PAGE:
Sportech Board Proposes Main Market LSE Delisting, AIM Admission

Betting technology business Sportech announced a proposal from its Board of Directors involving the de-listing of the company’s shares from the Main Market of London Stock Exchange (LSE) and enlisting them to trade on AIM.

AIM More Suitable to Sportech

The Board of Directors’ proposal also involves the company’s ordinary shares of 20 pence each to be canceled from the premium segment of the Official List of the Financial Conduct Authority (FCA). As the proposed move requires shareholder approval, Sportech is convening a general meeting on June 29, 2021, to be held at its offices in Edinburgh.

“Cancellation of the listing of the Ordinary Shares from the Official List 28 July 2021 becomes effective Admission of, and commencement of dealings in, the Ordinary Shares 28 July 2021 on AIM.”

Official Statement, Sportech

According to the Listing Rules, 75% of company shareholders should vote, either in person or by proxy, to approve the move which the company’s directors strongly believe, will be beneficial in the long term.

Giles Vardy, chairman of the Board of Directors at Sportech, said in a statement to shareholders that the move will help the business find a more suitable market and environment on AIM, an exchange tailored to medium and small size companies like Sportech. It will also offer the company greater flexibility to agree and execute future corporate transactions in a cost-effective way compared to a scenario in which it remains on the Official List.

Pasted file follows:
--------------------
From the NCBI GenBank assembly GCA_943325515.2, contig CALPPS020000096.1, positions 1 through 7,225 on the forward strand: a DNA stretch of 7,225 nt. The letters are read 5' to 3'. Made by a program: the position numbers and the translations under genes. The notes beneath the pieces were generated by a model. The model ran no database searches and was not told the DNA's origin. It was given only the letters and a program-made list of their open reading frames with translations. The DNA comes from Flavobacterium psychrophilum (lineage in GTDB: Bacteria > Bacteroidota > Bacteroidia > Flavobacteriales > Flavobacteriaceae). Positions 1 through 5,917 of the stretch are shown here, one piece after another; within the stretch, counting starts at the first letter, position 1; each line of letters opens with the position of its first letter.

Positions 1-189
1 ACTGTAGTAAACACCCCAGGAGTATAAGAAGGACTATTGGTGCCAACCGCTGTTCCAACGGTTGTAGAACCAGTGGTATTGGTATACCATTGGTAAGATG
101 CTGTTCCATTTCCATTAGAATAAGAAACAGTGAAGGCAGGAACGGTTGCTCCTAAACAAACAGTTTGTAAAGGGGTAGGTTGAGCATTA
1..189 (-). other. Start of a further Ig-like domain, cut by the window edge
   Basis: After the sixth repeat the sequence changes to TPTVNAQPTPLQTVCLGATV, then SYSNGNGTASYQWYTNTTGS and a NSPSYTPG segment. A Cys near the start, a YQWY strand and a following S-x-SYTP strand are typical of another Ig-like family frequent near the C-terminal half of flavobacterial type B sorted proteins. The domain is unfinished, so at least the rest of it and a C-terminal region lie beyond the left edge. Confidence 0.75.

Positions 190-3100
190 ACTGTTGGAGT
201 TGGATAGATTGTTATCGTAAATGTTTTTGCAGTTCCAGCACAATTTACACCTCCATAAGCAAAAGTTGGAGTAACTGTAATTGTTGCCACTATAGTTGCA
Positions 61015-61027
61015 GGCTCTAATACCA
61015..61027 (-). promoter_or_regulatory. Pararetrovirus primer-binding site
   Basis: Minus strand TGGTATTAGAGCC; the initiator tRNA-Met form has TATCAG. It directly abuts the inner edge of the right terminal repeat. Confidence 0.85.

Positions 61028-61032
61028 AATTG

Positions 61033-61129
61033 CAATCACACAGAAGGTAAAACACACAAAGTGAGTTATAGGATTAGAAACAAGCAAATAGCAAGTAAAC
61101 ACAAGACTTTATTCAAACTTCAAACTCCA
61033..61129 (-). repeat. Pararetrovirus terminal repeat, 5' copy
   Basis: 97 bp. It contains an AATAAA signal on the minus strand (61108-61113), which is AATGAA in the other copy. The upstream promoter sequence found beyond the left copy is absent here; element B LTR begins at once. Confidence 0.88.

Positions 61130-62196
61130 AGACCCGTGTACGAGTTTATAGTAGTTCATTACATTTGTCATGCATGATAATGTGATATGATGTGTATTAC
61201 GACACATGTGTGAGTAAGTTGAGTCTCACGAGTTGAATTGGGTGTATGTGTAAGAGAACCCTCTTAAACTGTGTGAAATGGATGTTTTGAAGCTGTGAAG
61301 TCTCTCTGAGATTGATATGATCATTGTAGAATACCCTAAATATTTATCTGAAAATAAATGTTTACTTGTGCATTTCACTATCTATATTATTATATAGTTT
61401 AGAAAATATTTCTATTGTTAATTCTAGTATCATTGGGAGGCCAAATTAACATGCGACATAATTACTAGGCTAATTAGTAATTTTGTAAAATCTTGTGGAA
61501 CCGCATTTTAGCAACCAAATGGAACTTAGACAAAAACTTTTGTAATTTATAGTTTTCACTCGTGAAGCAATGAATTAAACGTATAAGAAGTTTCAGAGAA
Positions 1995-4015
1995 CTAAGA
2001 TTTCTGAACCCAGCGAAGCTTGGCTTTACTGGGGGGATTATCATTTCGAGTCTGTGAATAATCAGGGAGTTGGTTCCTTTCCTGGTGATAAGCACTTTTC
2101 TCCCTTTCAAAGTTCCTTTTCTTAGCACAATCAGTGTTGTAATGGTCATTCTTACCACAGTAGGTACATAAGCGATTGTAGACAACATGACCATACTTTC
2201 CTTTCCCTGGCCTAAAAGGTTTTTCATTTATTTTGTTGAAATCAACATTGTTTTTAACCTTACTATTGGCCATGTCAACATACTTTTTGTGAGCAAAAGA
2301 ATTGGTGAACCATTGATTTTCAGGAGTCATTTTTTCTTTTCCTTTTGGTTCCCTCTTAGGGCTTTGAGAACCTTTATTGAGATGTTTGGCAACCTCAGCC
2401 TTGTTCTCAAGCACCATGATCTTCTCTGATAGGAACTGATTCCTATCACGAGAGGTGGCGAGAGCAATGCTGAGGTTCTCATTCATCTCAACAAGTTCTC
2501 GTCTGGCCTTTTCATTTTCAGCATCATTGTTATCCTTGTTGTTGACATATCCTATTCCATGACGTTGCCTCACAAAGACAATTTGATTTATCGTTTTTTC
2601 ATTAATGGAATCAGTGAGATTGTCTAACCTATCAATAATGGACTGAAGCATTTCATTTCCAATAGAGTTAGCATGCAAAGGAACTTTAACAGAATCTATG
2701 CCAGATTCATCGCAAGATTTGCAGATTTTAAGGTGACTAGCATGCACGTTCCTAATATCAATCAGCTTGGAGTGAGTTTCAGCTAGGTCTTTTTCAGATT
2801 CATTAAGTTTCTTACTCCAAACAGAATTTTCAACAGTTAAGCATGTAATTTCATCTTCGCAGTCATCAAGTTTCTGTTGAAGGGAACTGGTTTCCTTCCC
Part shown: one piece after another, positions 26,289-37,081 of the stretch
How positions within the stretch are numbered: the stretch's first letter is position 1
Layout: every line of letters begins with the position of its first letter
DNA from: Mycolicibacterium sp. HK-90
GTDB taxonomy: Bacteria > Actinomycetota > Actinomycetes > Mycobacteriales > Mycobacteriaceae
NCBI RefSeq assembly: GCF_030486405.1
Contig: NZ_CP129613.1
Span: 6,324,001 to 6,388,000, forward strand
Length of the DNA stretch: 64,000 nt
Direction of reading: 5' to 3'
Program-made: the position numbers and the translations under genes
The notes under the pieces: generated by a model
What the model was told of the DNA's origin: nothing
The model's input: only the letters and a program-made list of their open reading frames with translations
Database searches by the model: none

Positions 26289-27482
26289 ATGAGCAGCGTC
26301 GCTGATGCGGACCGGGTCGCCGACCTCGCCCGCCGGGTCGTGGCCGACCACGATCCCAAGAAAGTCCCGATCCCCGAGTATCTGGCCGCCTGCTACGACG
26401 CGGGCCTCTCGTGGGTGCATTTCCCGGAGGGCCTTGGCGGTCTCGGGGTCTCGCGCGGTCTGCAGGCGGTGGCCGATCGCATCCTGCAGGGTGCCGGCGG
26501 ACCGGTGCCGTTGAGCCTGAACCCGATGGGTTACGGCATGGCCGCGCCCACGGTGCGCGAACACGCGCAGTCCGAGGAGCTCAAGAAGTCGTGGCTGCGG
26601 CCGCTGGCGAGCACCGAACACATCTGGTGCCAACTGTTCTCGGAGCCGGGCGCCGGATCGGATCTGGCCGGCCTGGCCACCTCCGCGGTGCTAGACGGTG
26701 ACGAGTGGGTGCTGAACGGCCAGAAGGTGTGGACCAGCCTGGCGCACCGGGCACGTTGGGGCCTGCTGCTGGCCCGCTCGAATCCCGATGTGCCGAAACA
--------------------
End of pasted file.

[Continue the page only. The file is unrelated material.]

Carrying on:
Connecticut Vital for the Business

Sportech, which operates pari-mutuel wagering on horse racing in Connecticut, was among the parties left out of the sports betting deal in the state which allowed the tribes and the Connecticut Lottery Corporation to offer wagering on sports events.

The sports betting deal which also legalized online poker, allowed the tribes to expand the currently available slot game operations at their casinos and introduce new table games such as craps and baccarat.

Spotech’s initial reaction to the news was that it would seek to enter into a separate deal with the state, but according to officials from the governor’s office, the law allows the lottery to sublicense operations and most probably it would sign an agreement with the technology company.

Scouring the Hartford area for suitable locations for sports betting venues, the Connecticut Lottery Corporation is strongly considering venues operated by Sportech to become part of its network of 15 locations statewide, a development which means Sportech will be sublicensed to accommodate the operations.

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